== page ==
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Welcome. In this lecture,

Â I want to show you Gaussian elimination as

Â a simple technique to solve Boolean equation systems.

Â So if you have Boolean equation systems,

Â then the question is how can we systematically solve that?

Â And if they are relatively small,

Â then there's a very elegant method - and that's called Gaussian elimination.

Â And Gaussian elimination got this name after Carl Friedrich Gauss,

Â who invented this rather famous method

Â to solve linear sets of equations in number theory.

Â And because our method somewhat resembles this approach,

Â we also call this Gaussian elimination to solve Boolean equation systems.

Â What's the idea of Boolean - of Gauss elimination?

Â Well, there are three rather simple rules and I will explain these rules.

Â So the first rule is called variable elimination.

Â If you have a single equation of the shape nu X is phi,

Â then we can replace it by this equation,

Â where you place every occurrence of X in the right-hand side by true.

Â So all the occurrences of X in the right-hand side are removed in this way.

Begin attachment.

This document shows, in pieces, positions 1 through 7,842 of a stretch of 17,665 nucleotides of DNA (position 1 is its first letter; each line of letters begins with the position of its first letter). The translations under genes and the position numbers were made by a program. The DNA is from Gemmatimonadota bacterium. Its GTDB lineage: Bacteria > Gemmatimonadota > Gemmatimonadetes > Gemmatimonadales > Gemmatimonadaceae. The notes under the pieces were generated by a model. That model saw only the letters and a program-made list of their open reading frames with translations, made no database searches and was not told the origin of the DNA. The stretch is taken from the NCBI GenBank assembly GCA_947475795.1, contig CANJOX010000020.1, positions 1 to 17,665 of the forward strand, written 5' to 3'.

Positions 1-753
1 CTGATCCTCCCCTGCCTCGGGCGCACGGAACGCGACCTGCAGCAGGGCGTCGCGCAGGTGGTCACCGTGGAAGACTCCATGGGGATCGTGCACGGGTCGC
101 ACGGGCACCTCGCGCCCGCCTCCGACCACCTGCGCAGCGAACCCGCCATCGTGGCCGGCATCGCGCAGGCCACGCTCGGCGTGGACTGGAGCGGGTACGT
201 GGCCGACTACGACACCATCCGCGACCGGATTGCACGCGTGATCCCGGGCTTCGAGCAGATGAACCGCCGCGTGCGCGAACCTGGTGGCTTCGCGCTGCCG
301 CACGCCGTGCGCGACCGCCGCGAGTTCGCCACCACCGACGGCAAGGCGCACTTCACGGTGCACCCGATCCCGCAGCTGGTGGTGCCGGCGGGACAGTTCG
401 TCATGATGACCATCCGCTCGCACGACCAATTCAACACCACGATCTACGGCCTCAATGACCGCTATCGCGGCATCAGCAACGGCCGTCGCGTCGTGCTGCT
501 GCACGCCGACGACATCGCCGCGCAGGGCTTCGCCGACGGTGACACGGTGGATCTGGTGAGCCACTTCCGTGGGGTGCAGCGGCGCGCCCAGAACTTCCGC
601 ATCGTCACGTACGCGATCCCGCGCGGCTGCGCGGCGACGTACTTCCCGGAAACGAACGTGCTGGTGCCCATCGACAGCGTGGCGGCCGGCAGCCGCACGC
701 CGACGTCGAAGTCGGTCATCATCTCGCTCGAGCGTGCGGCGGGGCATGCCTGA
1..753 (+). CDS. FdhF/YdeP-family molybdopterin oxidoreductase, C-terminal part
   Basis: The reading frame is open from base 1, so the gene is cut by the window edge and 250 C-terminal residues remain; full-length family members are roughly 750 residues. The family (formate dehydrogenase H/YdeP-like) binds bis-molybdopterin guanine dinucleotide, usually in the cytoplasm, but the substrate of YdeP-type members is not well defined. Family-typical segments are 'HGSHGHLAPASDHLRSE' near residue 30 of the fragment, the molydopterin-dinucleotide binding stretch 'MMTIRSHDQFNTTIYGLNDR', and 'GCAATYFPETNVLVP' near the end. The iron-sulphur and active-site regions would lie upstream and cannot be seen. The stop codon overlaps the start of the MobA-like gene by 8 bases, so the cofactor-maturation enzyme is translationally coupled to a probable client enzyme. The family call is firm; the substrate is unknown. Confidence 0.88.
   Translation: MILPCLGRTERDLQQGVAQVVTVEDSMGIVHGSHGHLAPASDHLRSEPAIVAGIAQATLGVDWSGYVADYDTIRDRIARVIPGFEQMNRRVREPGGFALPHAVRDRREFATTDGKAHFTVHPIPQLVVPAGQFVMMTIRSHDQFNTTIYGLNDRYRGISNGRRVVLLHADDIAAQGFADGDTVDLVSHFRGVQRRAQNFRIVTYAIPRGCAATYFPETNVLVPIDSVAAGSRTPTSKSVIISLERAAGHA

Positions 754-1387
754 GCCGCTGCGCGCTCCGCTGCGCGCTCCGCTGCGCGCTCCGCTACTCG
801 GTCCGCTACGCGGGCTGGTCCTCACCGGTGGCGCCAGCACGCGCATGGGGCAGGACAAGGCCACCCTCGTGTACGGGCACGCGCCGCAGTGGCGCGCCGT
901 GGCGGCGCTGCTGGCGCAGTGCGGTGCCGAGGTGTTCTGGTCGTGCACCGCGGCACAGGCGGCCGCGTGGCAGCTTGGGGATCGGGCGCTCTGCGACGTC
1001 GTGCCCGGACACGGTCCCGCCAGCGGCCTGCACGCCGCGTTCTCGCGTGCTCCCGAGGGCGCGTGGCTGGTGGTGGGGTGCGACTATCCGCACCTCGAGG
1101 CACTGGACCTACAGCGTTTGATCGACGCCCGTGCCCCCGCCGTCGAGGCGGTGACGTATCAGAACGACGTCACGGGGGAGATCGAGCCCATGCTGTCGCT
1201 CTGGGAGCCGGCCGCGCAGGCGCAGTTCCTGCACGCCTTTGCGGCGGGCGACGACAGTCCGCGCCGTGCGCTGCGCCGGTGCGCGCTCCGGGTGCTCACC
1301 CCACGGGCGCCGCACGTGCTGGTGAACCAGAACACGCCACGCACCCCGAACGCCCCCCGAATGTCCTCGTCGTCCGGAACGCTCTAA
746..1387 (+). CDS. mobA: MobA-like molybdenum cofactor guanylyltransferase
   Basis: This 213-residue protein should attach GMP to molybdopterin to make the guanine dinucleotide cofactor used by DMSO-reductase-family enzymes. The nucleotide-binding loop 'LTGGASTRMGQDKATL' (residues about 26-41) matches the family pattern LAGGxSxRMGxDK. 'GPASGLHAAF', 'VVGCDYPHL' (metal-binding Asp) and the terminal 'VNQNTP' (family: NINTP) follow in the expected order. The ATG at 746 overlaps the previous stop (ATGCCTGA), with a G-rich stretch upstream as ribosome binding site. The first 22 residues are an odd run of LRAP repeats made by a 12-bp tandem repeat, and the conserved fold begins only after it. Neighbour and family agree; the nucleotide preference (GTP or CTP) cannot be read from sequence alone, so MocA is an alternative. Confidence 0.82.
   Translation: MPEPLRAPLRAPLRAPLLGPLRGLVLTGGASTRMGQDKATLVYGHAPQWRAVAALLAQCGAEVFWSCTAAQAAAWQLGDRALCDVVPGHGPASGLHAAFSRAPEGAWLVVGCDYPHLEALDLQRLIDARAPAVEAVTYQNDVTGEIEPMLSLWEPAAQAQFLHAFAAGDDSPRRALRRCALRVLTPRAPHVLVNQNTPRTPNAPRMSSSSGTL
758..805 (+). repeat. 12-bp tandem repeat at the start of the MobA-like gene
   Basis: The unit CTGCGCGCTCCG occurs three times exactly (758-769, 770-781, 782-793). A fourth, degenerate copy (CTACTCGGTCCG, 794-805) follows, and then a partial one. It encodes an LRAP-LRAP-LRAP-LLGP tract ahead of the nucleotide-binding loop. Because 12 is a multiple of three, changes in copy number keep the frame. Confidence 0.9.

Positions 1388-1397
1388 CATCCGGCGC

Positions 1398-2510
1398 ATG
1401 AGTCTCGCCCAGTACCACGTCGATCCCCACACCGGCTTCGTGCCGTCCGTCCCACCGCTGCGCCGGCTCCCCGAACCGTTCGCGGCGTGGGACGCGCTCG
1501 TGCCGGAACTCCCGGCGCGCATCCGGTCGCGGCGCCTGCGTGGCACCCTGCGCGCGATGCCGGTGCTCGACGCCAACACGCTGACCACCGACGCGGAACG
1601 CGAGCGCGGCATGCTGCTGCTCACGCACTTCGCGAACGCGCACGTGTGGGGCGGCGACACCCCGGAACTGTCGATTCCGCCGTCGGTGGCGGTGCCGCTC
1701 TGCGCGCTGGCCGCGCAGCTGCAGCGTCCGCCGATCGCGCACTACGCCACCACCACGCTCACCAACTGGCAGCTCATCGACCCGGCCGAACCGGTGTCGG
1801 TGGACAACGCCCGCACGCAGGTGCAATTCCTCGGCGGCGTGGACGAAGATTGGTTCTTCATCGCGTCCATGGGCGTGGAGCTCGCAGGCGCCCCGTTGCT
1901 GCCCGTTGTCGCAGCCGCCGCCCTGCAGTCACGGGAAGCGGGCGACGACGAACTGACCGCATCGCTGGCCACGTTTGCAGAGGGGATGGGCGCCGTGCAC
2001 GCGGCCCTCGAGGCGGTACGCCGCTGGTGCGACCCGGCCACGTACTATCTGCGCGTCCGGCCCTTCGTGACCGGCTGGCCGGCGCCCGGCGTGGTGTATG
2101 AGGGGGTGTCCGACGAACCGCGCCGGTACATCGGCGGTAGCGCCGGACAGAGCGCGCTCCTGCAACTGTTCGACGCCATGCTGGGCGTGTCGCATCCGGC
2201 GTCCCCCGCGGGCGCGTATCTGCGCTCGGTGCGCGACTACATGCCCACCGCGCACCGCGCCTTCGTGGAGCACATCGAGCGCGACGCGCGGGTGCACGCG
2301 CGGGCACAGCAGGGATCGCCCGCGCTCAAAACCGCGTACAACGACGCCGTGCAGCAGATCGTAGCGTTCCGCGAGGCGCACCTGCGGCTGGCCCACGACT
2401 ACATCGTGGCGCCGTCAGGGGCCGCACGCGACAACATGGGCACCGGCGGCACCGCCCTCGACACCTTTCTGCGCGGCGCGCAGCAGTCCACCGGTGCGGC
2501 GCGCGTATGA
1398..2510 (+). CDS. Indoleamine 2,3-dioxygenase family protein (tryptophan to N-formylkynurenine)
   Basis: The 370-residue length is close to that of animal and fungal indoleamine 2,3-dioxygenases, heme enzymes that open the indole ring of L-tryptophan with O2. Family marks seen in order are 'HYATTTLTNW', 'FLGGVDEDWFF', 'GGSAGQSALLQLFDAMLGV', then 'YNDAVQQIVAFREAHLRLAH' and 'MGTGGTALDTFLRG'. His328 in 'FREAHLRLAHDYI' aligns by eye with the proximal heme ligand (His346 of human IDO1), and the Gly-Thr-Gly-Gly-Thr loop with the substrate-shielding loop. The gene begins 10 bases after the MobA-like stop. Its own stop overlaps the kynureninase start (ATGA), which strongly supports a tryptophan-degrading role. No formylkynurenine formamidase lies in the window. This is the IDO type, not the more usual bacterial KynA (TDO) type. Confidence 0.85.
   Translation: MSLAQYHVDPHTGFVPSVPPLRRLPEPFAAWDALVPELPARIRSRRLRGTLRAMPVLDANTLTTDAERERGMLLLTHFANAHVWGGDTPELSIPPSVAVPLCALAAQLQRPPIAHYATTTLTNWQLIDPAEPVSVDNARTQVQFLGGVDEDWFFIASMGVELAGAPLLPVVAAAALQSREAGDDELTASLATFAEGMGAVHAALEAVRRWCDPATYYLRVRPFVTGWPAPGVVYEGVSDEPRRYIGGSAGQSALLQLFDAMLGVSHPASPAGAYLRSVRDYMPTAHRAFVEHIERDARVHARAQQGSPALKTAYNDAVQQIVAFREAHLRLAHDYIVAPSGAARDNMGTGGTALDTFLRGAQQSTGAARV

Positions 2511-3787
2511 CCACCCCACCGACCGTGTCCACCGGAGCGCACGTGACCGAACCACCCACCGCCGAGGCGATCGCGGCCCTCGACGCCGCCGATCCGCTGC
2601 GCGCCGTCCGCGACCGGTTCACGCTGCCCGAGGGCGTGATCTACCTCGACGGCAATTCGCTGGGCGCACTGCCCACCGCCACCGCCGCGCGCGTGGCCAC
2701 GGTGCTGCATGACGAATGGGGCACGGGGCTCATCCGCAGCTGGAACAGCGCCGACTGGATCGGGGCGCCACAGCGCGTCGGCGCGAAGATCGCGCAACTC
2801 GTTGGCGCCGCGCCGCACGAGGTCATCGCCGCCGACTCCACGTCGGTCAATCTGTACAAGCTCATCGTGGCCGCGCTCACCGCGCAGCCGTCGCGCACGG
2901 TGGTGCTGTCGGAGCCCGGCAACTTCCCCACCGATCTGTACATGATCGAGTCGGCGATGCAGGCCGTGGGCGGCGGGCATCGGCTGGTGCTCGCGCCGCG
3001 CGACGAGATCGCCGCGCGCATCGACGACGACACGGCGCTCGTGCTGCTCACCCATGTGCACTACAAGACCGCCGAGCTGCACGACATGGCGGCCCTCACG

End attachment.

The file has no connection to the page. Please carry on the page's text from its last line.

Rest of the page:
Â And the fact that we take true is directly related to the maximal fixed point.

Â If you have a minimal fixed point equation,

Â then we replace X by false.

Â And this can always be applied at - in a Boolean equation system,

Â but we will specifically apply it at the last rule of the Boolean equation system.

Â So let's take our example.

Â And let's look at the last creation.

Â It says mu Y is equal to X or Y.

Â And now, because it's a minimal fixed point operator,

Â we can replace Y in the right-hand side by false.

Â So what we obtain is this.

Â And then you can simplify the equation a little bit.

Â And this is what we have.

Â In particular, note that Y does not

Â occur anymore in the right-hand side of this last equation.

Â Now, look at the second rule.

Â That's called backward substitution.

Â So if you have a sequence of

Â Boolean equations - and here the sigmas indicate either mu or nu,

Â so we can do it with arbitrary fixed-point operators.

Â And we look at the last equation.

Â Then this says sigma Y is equal to phi.

Â And what we can do is we can substitute the phi for Y in all earlier equations.

Â And this is what we obtain.

Â And what we see is that we remove Y from all earlier - all earlier equations.

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So if we apply this to our example,

Â the last equation says mu Y is X - and now we

Â can replace every occurrence of Y in the early equations by X.

Â So we obtain this equation - nu X is equal to X and X.

Â We now forget about the last equation,

Â because Y does not occur anywhere anymore in our Boolean equation system.

Â And what we have done now is that we removed all occurrences of

Â Y and we actually obtained a really smaller equation system.

Â And what we can do is repeat this procedure until we only have one equation left,

Â namely the first equation - and have a right-hand side that is equal to true or false.